In this Example, decomposition of CF4 and CHF3 was carried out with a Al2O3—NiO catalyst 28-3 under the same test procedure and conditions as in Example 6, except that the space velocity was changed to 1,000 h−1 and the fluorine compound was diluted with nitrogen in place of air. Test results at various reaction temperatures are shown in FIG. 9. It was found that the decomposition activity of Al2O3—NiO catalyst upon CF4 gas and CHF3 gas is higher than upon C2F6 gas and the Al2O3—NiO catalyst is a preferable hydrolysis catalyst for CF4 or CHF3. Furthermore, it was found that a preferable reaction temperature is 600°–700° C. for the decomposition of CF4 and CHF3, and 650°–700° C. for the decomposition of C2F6. The higher the reaction temperature, the higher the decomposition rate. However, substantially 100% decomposition rate can be obtained at 700° C., and thus a higher reaction temperature than 700° C. will be meaningless, and a reaction temperature must be as high as 800° C.

EXAMPLE 10

In this Example, influences of steam upon C2F6 decomposition were investigated under the same test conditions as in Example 6 except that the space velocity was changed 1,000 h−1. Al2O3—NiO catalyst 28-3 was used at a reaction temperature of 700° C. while supplying steam for 2 hours from the start of test, then interrupting supply of steam for 3 hours, and then starting to supply steam again. Test results are shown in FIG. 10. It was found that during the supply of steam the C2F6 reaction rate was elevated due to the occurrence of C2F6 hydrolysis.

EXAMPLE 11

In this Example, decomposition of SF6 was investigated with Al2O3—NiO catalyst 28-3 under the same test conditions as in Example 6 except that a SF6 gas having a purity of 99% or more was used, the space velocity was changed to 1,000 h−1 and the SF6 gas was diluted with nitrogen in of air. The reaction temperature was 700° C. Concentration of SF6 in the reaction gas at the inlet to the reactor tube and concentration of SF6 in the decomposition gas at the outlet from the alkaline washing step were determined by TCD gas chromatography and the decomposition rate was calculated by the following equation. It was found that the decomposition rate was 99% or more.

Decomposition  rate = 1 - Concentration  of discharged SF 6 Concentration  of fed SF 6 × 100 ( % )

EXAMPLE 12

In this Example, decomposition of NF3 was investigated with Al2O—NiO catalyst 28-3 under the same test conditions as in Example 11 except that a NF3 gas having a purity of 99% or more was used. Reaction temperature was 700° C. Concentration of NF3 in the reaction gas at the inlet to the reactor tube and concentration of NF3 in the decomposition gas at the outlet from the alkaline washing step were determined by TCD gas chromatography and the decomposition rate was calculated according to the following equation. It was found that the decomposition rate was 99% or more. It was found preferable to carry out the decomposition of the NF3 gas with the Al2O3—NiO catalyst at a temperature of 600°–800° C.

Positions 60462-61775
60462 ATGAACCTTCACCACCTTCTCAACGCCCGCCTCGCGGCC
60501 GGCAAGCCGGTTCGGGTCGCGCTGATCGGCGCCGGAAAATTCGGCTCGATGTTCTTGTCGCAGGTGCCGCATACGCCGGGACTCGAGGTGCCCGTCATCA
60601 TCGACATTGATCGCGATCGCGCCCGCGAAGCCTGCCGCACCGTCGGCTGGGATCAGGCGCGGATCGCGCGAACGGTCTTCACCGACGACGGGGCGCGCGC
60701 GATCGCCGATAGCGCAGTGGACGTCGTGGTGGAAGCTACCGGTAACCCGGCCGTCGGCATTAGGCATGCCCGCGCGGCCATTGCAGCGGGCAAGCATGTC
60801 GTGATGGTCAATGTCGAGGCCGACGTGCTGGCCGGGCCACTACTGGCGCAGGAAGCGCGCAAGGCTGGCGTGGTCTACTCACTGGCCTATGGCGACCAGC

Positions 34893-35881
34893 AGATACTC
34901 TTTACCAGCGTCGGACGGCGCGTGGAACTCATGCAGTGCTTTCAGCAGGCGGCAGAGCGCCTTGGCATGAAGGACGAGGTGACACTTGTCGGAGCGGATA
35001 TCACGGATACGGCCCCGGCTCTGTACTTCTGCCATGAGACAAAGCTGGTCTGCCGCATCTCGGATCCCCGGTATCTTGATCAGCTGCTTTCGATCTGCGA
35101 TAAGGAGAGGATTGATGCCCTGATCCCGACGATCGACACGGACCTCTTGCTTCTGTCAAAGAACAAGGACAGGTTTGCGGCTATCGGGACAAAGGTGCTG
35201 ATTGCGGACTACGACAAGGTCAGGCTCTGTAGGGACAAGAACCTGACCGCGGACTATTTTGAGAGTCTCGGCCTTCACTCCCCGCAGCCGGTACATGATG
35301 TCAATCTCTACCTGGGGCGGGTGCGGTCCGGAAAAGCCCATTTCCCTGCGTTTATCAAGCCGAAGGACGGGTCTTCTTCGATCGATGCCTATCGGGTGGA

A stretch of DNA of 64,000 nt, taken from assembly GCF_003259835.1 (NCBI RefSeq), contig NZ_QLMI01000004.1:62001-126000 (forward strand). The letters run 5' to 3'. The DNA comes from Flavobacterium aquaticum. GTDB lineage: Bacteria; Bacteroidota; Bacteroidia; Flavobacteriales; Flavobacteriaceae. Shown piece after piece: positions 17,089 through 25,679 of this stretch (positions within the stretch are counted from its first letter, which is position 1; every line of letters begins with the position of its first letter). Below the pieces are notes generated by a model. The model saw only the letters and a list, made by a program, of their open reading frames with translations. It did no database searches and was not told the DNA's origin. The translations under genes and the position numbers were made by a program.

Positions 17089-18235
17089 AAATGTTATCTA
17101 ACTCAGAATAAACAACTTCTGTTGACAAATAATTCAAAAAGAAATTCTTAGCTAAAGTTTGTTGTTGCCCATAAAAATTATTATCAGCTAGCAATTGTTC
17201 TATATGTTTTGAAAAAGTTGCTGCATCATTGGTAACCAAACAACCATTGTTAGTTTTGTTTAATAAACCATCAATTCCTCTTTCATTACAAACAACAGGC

Decomposition  rate = Concentration  of discharged NF 3 Concentration  of  fed NF 3 × 100 ( % )

EXAMPLE 13

In this Example, activity of Al2O3—ZnO catalyst upon hydrolysis of a CF4 gas, a C4F8 gas and a CHF3 gas was investigated. Decomposition of a CF4 gas was carried out in the following manner:

At first, a CF4 gas having a purity of 99% or more was diluted with air, and the diluted CF4 gas was further admixed with steam. Concentration of CF4 in the reaction gas was about 0.5%, and steam flow rate was adjusted to about 50 times as high as that of the fluorine compound, i.e. CF4. The reaction gas was brought into contact with the catalyst heated to a predetermined temperature in a reactor tube in an electric oven at a space velocity of 1,000 h−1. Decomposition product gas from the catalyst bed was bubbled through an aqueous sodium hydroxide solution and then discharged to the system outside. Decomposition rate of CF4 was determined by TCD gas chromatography.

The Al2O3—ZnO catalyst used for the test was prepared in the following manner:

Boehmite powders (PURAL SB) were dried at 120° C. for one hour. 126.65 g of the resulting dried powders were admixed with 96.39 g of zinc nitrate hexahydrate, and the mixture was kneaded. After the kneading, the kneaded mixture was dried at 250°–300° C. for about 2 hours and then fired at 700° C. for 2 hours. The fired product was pulverized and sieved to obtain grains having grain sizes of 0.5–1 mm. The resulting grain composition for catalyst was in an atomic ratio of Al:Zn=85:15 and in a weight ratio of Al2O3:ZnO=78:22.